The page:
Bob Schalk Quoted in the NY Times
3 Ex-Nassau County Officers Accused of Failing to Arrest Police Fund-Raiser’s Son
By PETER APPLEBOME and TIM STELLOH Published: March 1, 2012, NYTimes
Three former high-ranking officials of the Nassau County Police Department were indicted Thursday on charges that they failed to arrest a student suspected of stealing more than $10,000 in electronic equipment from his high school because he was the son of a prominent police fund-raiser.
In addition to the individuals charged, the indictments could place an unfavorable glare on a nonprofit organization, the Nassau County Police Department Foundation, which is raising money to build and maintain a new police academy. A newspaper article that led to the investigation raised questions about whether the foundation had become a vehicle through which contributors could buy influence and special treatment with the Police Department.
The three officers — William Flanagan, who as second deputy commissioner was the department’s third in command; John Hunter, the deputy chief of patrol; and Alan Sharpe, a deputy commander — pleaded not guilty to multiple charges, including official misconduct and conspiracy. They were released on their own recognizance. Mr. Sharpe, 54, retired in January, and Mr. Flanagan, 54, and Mr. Hunter, 59, resigned on Wednesday.
“I’ve been a police officer in Nassau County for 29 years,” Mr. Flanagan said outside court. “I’ve committed no criminal act here. I’m confident at a trial, I’ll be vindicated and exonerated.”
Mr. Flanagan’s lawyer, Bruce Barket, said, “We’re stunned that essentially what has occurred here is the exercise of police discretion has been criminalized by an indictment.”
Lawyers for the other officers also said their clients would be exonerated.
The Nassau County district attorney, Kathleen Rice, said the charges stemmed from an investigation that began after a March 2011 article in The Long Island Press about a burglary at John F. Kennedy High School in Bellmore on May 19, 2009. The article focused on the special status given to contributors to the police foundation, who were given photo ID cards that critics suggested were a way for them to get preferential treatment if ever stopped by the police.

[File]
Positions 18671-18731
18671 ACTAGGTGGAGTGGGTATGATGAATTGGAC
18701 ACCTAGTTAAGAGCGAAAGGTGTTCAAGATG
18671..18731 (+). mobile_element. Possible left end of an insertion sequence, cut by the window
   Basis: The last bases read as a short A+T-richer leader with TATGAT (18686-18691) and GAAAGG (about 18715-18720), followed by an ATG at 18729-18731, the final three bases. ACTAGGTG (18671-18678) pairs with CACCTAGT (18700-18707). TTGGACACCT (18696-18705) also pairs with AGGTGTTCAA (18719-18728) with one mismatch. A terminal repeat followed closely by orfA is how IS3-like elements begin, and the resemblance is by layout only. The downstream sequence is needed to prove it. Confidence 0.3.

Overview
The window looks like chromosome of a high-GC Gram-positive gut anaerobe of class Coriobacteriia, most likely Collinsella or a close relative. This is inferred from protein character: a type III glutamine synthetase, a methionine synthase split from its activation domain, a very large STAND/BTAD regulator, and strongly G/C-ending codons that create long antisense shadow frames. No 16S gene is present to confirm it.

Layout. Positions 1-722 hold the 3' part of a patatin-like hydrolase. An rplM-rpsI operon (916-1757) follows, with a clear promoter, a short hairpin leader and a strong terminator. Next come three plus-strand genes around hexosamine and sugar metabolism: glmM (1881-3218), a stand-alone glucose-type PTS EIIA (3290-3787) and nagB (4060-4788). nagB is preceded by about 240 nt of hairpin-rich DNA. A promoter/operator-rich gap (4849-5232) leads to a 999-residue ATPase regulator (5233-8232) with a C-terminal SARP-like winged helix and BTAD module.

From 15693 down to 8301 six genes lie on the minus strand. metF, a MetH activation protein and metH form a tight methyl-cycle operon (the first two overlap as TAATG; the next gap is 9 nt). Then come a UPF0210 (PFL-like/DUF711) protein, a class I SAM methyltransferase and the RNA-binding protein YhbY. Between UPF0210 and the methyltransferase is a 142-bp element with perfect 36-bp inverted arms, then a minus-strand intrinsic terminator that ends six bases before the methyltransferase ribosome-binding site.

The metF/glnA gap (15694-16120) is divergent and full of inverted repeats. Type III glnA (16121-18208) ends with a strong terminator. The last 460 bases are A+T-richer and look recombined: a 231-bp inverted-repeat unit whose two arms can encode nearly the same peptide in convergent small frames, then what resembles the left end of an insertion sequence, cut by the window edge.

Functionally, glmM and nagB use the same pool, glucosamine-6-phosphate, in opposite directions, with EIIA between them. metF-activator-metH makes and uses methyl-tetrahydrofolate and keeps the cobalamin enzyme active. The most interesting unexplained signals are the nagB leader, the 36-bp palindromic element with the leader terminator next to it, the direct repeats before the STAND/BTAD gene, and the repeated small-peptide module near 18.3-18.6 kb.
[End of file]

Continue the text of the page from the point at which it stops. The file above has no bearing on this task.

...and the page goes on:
The article said surveillance cameras and school employees placed the fund-raiser’s son, a student at the school, in the area where the theft occurred. An acquaintance of the student surrendered some of the stolen goods to the police, telling authorities his friend had given them to him.
But despite the school’s insistence that the student — who also had a civilian job in the Police Department — be charged, the police did not do so. Instead, the indictment charges that the boy’s father, described as a partner in a Manhattan accounting firm “who regularly hosted and paid for lunches and dinners for high-ranking members of law enforcement” in Nassau County and elsewhere, worked with officers to settle the issue with no arrest, no charges and the return of the stolen equipment.
In an e-mail, the student’s father asked Mr. Hunter to get the police to “lay low” on the investigation, and when Mr. Hunter said he would, the father responded, “Thank you for being a great person and friend.”
“That’s what friends are for,” Mr. Hunter replied, according to the indictment. After the case was seemingly resolved, the student’s parents sent gift cards to Mr. Flanagan, the indictment says.
The indictment does not name the suspect or the father, but they have been identified elsewhere as Zachary Parker, now 20, and his father, Gary Parker, a former member of the foundation’s board of directors. Neither was charged in the indictment Thursday, and the investigation found “no criminality” on the part of the foundation, to which Gary Parker was a donor. The foundation’s executive director, Alexandra Nigolian, said that that meant the allegations against the foundation had been determined to be “baseless” and that its goal should be to focus on the public-private partnership needed to build a “state of the art” academy and training center for the police.
In October, after the article was published in The Long Island Press, Zachary Parker was arrested by the district attorney’s office on charges of burglary, grand larceny and criminal possession of stolen property in the Kennedy High School theft. He has also been arrested three other times since July, twice on drug possession charges and once on a charge of driving while impaired. All four cases are still open.
If the cases against the police officials go to trial, they will most likely revolve around whether the officers’ actions showed illegal favoritism or the kind of judgments that take part regularly in the criminal justice system.
“These defendants violated their oath and the law when they prevented a suspect’s arrest and took investigative direction from the suspect’s father,” said Ms. Rice, the district attorney.
But lawyers for the officers and others involved in the case said nothing illegal was done.
“Every single day in this country, in every state and every county, private citizens work things out among themselves and avoid the police having to get involved or charges filed,” said Robert Schalk, a lawyer for Zachary Parker. “If that’s what happened here, it’s not a crime in my opinion.”